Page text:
Nuke States, Outliers and Global Security
D.C. (IDN) - One definition of an outlier, in the original field of
statistics from where the term has come, is "one that appears to
deviate markedly from other members of the sample in which it
Thus, in a world where the global norm is membership of the Treaty for
the Nonproliferation of Nuclear Weapons (NPT), nuclear weapon armed
states outside the NPT have been referred to as the outliers. Some would
argue that all nuclear weapon armed states are outliers. The use of the
term has an undeniably pejorative implication but in modern realpolitik,
where national interest and state sovereignty reign supreme, no value
judgments hold sway.
The NPT was signed in 1968 and entered into force in 1970. Over its
41-year history it has gathered 5 nuclear weapon states (NWS) and 184
non-nuclear weapon states (NNWS) as members pledged to abide by the
three pillars of the treaty – nonproliferation, disarmament and the
verifiable peaceful uses of nuclear energy.
In addition to the acknowledged five NWS within the NPT there are four
others outside including the Democratic People’s Republic of Korea (DPRK)
– the subject of six-nation talks aimed at getting that country back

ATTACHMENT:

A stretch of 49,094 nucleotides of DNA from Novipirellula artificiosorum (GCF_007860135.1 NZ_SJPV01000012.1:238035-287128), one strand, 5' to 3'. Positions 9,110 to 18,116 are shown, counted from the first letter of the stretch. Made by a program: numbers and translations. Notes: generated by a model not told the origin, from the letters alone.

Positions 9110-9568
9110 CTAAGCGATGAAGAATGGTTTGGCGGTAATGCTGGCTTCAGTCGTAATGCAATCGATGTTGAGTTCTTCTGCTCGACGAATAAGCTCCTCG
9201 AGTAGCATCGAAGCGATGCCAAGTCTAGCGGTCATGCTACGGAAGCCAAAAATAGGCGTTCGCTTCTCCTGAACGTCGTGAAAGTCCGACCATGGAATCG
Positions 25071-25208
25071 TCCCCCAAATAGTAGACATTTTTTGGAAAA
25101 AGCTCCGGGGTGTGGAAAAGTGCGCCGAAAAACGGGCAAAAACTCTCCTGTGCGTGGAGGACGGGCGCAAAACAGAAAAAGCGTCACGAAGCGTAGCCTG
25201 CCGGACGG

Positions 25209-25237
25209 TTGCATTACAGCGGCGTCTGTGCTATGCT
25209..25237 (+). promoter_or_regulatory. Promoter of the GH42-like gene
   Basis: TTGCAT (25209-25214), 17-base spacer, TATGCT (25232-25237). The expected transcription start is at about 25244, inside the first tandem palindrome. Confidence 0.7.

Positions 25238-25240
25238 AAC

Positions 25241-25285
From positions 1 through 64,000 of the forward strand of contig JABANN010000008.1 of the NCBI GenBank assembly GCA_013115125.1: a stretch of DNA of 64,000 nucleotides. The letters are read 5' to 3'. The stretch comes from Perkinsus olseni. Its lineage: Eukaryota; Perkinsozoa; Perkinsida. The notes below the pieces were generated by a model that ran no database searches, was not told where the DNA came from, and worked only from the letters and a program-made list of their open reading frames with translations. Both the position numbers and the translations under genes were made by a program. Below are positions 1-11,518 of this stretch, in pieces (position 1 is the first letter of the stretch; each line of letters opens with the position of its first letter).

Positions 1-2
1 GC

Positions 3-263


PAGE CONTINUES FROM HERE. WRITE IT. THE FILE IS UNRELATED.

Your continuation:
into the NPT as a NNWS.
The three countries with nuclear weapons, which have a distinct outlier
Israel – which does not declare itself to be a NWS;
India – which has been given de facto recognition through the
controversial Indo-U.S. nuclear co-operation agreement and is applying
to become a member of the exclusive Nuclear Suppliers Group (NSG) with
U.S. support; and
Pakistan – whose growing nuclear arsenal has been the subject
of international concerns because of the notorious A.Q.Khan network for
the proliferation of nuclear material and knowhow and the safe custody
of its nuclear weapon arsenal amidst unstable political conditions.
The acquisition of nuclear weapon expertise and materials in every
outlier case has invariably been helped, wittingly or unwittingly, by an
established NWS among others. The three states are estimated to have
between 250-400 nuclear warheads among them. The world seems to have
abandoned hopes that they will voluntarily give up their nuclear weapons
unless there is going to be the total elimination of nuclear weapons
globally with a verifiable Nuclear Weapons Convention.
The implications of this tacit acceptance of the outliers for global and
regional security are portentous. And yet with each of them enjoying
good relations with at least one of the five NWS in the NPT, who also
happen to be permanent members of the UN Security Council, their nuclear
weapon arsenals have, by and large, escaped unequivocal criticism let
Israel has long maintained a policy of nuclear ambiguity neither
confirming nor denying its nuclear weapon possession. Some leaks have
been hastily plugged and whistle-blowers like Mordechai Vanunu have been
effectively silenced. The origins of the Israeli nuclear programme go
back to the late 1950s and by 1970 it is reported to have crossed the